The phase III ALEX study is comparing alectinib with crizotinib in chemotherapy-naive patients with ALK-positive NSCLC. In this study, alectinib will be administered at 600 mg twice daily with food. The study hopes to enroll 286 patients, with early results expected in 2018.Findings from the first 33 patients enrolled in a phase II study investigating the combination of dabrafenib and trametinib were presented by Bruce E. Johnson, MD, during the oral abstract session. In this study, dabrafenib was administered at 150 mg twice daily and trametinib was given at 2 mg once daily for patients with previously treated BRAFV600E-mutated NSCLC.
Bruce E. Johnson, MD
By investigator assessment, ORR was 63% (comprised of all PRs). The stable disease rate was 25% leading to a disease control rate of 88% (95% CI, 67.6-97.3). In those reviewed independently, the ORR was 68% (all PRs) and the disease control rate was 86% (95% CI, 65.1-97.1).
"Dabrafenib plus trametinib demonstrated clinically meaningful antitumor activity with a higher ORR when compared indirectly with dabrafenib monotherapy in BRAFV600E-mutated NSCLC," Johnson, chief clinical research officer at the Dana-Farber Cancer Institute, said during his presentation. "The safety profile is manageable and similar to previous studies in melanoma."
The most common adverse events observed in the trial were pyrexia, diarrhea, nausea, vomiting, decreased appetite, asthenia, cough, peripheral edema, and rash. Grade 3 toxicity was seen in 39% of patients, including hyponatremia (6%), neutropenia (6%), and dehydration (6%).
Dose reductions were required in 9 patients (27%), and 1 patient (3%) experienced grade 4 hyponatremia. There was one case of fatal pleural effusion. Cutaneous squamous-cell carcinoma and keratoacanthoma were apparent in 6% of patients.
In January 2014, dabrafenib monotherapy received a breakthrough therapy designation from the FDA for its potential as a treatment for patients with metastatic BRAFV600E mutation-positive NSCLC previously treated with chemotherapy. The treatment continues to be assessed across lung cancer indications, including in the frontline setting.
"A third study cohort investigating dabrafenib plus trametinib in previously untreated V600E mutant stage IV NSCLC is actively recruiting," Johnson noted.
The combination of dabrafenib and trametinib became the first FDA-approved combination therapy for patients with metastatic melanoma in January 2014. This approval was based on early phase data, with additional trials conducted to support the approval.
In the phase III COMBI-d trial, which was also presented at the ASCO meeting, dabrafenib plus trametinib demonstrated superior overall survival (OS) compared with dabrafenib alone.5 In the final analysis of the study, the median OS with the combination was 25.1 months compared with 18.7 months for dabrafenib alone. In 16 patients enrolled in the first stage of a phase II study, cabozantinib demonstrated an ORR of 38% (95% CI; 15-85), with a stable disease rate of 56% in patients with RET-rearranged NSCLC. The median PFS was 7 months (95% CI, 5-NA) and the median OS was 10 months (95% CI, 8-NA).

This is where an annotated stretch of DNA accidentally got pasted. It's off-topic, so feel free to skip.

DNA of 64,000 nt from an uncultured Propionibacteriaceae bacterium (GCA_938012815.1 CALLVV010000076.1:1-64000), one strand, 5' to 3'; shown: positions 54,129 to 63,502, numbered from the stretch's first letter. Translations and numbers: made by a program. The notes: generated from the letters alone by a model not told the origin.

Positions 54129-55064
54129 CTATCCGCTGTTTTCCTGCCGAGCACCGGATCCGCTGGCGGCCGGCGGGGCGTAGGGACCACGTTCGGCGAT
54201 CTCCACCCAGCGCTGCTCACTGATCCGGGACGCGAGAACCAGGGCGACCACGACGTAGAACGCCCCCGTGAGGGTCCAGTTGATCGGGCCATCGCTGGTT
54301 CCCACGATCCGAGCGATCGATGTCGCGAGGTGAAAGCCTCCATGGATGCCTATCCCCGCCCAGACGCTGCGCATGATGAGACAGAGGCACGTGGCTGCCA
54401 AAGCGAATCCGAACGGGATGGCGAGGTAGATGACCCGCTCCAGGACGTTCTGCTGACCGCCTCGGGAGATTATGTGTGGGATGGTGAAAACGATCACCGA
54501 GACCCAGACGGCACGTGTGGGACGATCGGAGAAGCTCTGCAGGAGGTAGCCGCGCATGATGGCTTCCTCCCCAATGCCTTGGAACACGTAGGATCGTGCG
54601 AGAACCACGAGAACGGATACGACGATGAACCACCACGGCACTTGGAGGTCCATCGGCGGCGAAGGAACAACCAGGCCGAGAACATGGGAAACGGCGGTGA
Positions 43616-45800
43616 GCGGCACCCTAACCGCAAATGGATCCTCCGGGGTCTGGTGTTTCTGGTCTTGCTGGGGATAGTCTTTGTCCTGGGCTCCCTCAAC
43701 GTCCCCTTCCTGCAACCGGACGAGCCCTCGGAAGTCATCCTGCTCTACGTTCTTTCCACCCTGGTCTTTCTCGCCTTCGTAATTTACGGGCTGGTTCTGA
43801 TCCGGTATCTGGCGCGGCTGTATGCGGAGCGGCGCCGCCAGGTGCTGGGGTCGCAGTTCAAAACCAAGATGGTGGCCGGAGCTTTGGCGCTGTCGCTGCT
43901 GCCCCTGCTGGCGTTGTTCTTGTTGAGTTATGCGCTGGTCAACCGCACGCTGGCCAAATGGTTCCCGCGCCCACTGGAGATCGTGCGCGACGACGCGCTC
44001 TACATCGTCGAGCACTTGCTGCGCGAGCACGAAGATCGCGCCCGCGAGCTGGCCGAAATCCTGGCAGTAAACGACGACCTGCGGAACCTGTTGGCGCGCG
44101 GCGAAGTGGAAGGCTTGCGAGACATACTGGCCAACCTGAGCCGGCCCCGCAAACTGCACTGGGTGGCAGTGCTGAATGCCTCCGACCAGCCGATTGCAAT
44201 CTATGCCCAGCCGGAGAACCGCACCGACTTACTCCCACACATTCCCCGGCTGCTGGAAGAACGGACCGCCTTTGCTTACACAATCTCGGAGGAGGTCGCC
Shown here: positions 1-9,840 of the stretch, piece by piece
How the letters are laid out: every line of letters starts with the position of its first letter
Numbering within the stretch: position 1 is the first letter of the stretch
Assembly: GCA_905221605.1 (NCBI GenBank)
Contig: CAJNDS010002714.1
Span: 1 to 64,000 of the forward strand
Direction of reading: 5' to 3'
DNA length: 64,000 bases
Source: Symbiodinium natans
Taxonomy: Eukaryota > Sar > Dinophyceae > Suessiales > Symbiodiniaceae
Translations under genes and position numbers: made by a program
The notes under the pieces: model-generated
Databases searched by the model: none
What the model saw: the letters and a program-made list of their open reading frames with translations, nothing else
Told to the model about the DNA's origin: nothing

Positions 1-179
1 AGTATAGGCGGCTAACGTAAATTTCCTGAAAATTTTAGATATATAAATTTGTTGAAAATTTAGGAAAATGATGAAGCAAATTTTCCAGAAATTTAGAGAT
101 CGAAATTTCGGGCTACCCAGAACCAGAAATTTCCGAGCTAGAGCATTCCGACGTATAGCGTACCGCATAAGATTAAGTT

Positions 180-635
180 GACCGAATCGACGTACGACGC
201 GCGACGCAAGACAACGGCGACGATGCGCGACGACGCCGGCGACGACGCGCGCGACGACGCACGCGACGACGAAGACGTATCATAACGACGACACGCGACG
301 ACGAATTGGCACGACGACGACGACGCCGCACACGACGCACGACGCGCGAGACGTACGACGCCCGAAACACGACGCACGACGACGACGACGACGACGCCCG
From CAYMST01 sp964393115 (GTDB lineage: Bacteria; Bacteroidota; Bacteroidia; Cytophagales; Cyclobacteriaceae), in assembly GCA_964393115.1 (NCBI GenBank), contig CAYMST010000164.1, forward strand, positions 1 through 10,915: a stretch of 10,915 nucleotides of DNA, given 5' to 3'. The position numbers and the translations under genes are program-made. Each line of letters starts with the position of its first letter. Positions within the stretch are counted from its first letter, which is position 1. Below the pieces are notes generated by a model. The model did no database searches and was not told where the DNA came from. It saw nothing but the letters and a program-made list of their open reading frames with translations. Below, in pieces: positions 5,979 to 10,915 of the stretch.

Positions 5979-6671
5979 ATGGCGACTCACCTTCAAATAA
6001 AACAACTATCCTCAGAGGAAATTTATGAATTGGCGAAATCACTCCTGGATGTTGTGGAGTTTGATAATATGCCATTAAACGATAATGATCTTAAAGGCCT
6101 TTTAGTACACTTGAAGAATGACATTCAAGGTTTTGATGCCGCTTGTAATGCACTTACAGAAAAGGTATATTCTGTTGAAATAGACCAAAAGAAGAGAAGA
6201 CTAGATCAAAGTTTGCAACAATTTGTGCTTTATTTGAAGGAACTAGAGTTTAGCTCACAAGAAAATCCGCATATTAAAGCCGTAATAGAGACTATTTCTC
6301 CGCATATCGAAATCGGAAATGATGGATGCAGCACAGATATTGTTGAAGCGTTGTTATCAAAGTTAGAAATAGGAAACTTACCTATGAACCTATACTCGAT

Alexander Drilon, MD
"Cabozantinib is active in patients with RET-rearranged lung adenocarcinomas," lead author Alexander Drilon, MD, Medical Oncologist at Memorial Sloan Kettering Cancer Center, said during his presentation. "This phase II trial has met its primary endpoint, with sufficient total responses to meet the primary endpoint."
Adverse events associated with cabozantinib were mostly grade 1/2; however, they did occur frequently, Drilon noted. The most common side effects were fatigue, diarrhea, palmar-plantar erythrodysesthesia, transaminitis, and thrombocytopenia. A dose reduction was required in the majority of patients (60%).
"Similar with other experience with cabozantinib, at a starting dose of 60 mg daily, most patients required a dose reduction," Drilon said. "Clinical benefit can be maintained despite dose reduction."
The FDA approved Cabozantinib in November 2012, as a treatment for patients with medullary thyroid cancer. In lung cancer, it has been assessed as a single-agent and in combination with other targeted therapies, such as erlotinib.
“Cabozantinib is an active therapy in RET-rearranged lung cancers, as demonstrated by the durable objective responses observed in the first stage of this study,” Drilon said. “While this trial continues to accrue patients to complete its second stage, it has already met its primary endpoint. Further investigation is clearly warranted.”